During World War II, Moldova fell under Soviet control as part of the Moldavian Soviet Socialist Republic. Initially, Soviet policies suppressed religious practices and cultural activities, including those of the Jewish community. Post-war resettlement efforts saw the return of many Jews who had fled during the conflict. Throughout the Soviet era, policies towards Jews in Moldova fluctuated, with periods of relative tolerance alternating with restrictions on religious and cultural freedoms. Despite these challenges, a sizable Jewish community persisted in Moldova during this time, navigating the complexities of Soviet rule while maintaining their cultural identity and heritage as best they could.

In 1992, Moldova was torn apart by a civil war that resulted in the division of the country into two separate parts: the Republic of Moldova to the west of the Dniester and the self-styled Moldovan Soviet Socialist Republic of Transnistria to the east of the river. In response, the Federation of Jewish Organizations and Communities (Va’ad) in Moscow and Israeli organizations arranged for the evacuation of the Jewish population. In the aftermath of all the violence and turmoil, the fall of communism and the establishment of democracy in Moldova allowed Jewish life to begin to flourish again.

Following independence in 1991, Moldova underwent profound economic and political transitions, affecting all segments of society, including the Jewish population. The early 1990s witnessed a notable exodus of Jews from Moldova, primarily to Israel, driven by both economic prospects and political instability. This wave of emigration resulted in a marked decline in the size of the Jewish community, with estimates indicating a significant reduction compared to previous decades. Notwithstanding these events, the Jewish regional communities on both sides of the Nistru River are closely cooperating and form a single national organization.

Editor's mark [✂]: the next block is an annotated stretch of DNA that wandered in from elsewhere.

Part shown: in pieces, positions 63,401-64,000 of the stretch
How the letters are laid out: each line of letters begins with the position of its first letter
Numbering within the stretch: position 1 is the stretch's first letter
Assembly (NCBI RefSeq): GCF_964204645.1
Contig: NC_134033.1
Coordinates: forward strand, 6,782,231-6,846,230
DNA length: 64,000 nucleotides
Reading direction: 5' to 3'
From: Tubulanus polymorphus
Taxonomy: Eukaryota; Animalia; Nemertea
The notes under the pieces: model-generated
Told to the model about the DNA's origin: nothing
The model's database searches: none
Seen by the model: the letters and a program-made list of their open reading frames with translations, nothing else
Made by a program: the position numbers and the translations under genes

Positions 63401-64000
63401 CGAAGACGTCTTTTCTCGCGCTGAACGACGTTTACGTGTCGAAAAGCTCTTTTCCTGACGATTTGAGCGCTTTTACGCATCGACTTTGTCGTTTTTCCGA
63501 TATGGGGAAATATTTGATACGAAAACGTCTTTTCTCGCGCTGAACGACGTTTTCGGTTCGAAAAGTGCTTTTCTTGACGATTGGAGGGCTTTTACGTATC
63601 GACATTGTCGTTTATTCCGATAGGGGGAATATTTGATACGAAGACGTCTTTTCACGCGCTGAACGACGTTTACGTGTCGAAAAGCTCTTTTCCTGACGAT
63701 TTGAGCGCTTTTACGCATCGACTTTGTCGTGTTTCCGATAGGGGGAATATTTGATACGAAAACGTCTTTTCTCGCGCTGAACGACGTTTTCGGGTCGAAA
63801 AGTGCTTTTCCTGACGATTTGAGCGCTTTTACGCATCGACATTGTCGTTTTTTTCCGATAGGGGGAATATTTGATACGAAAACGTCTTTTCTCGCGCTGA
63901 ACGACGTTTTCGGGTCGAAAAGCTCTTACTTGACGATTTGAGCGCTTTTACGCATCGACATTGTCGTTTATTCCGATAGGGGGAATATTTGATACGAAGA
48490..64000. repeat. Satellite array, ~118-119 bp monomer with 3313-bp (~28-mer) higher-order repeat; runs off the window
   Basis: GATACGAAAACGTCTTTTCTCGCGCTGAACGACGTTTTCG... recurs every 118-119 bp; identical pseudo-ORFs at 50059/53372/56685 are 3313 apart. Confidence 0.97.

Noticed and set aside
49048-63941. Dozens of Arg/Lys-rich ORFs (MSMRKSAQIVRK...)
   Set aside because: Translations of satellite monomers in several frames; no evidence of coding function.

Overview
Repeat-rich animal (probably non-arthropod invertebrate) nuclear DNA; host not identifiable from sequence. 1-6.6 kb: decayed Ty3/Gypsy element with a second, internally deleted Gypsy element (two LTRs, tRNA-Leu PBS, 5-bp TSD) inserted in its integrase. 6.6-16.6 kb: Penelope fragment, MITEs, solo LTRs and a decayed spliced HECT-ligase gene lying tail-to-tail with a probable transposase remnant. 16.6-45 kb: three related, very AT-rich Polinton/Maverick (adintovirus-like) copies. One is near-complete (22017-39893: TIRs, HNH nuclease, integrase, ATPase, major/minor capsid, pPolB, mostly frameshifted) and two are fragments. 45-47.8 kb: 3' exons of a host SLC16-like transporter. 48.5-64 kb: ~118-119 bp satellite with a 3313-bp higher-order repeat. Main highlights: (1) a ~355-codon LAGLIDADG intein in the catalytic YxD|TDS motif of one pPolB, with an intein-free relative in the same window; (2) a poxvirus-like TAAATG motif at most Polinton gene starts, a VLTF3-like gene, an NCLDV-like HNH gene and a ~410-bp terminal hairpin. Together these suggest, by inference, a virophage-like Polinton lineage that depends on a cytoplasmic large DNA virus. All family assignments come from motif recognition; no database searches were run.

Despite the dwindling numbers, concerted efforts were undertaken to preserve Jewish identity and heritage in Moldova. Initiatives led by institutions such as the Chabad community and cultural centers in Chisinau aim to maintain and foster Jewish cultural life. However, economic factors remained pivotal in driving the emigration trend, as many individuals sought better opportunities abroad amidst the challenges of the post-Soviet transition.

In recent years, the Jewish community in Moldova has stabilized to a population of around 10,000 people, with most residing in Chisinau. Historic sites related to Jewish heritage, previously neglected, are gaining renewed interest and attention from authorities and preservationists, yet challenges such as demographic decline, economic factors, and cultural preservation remain pertinent for the Jewish community in modern Moldova.

Overall, Moldovan Jewry has experienced significant historical transitions, from the interwar period and Soviet era to the post-independence era, with each period shaping the community's dynamics, challenges, and efforts for renewal and preservation.

The years of the Holocaust

In the years preceding World War II and the Holocaust, the Jewish community in Moldova had reached a peak in population and was a large community within the country despite inflammations of antisemitism throughout the early half of the 20th century.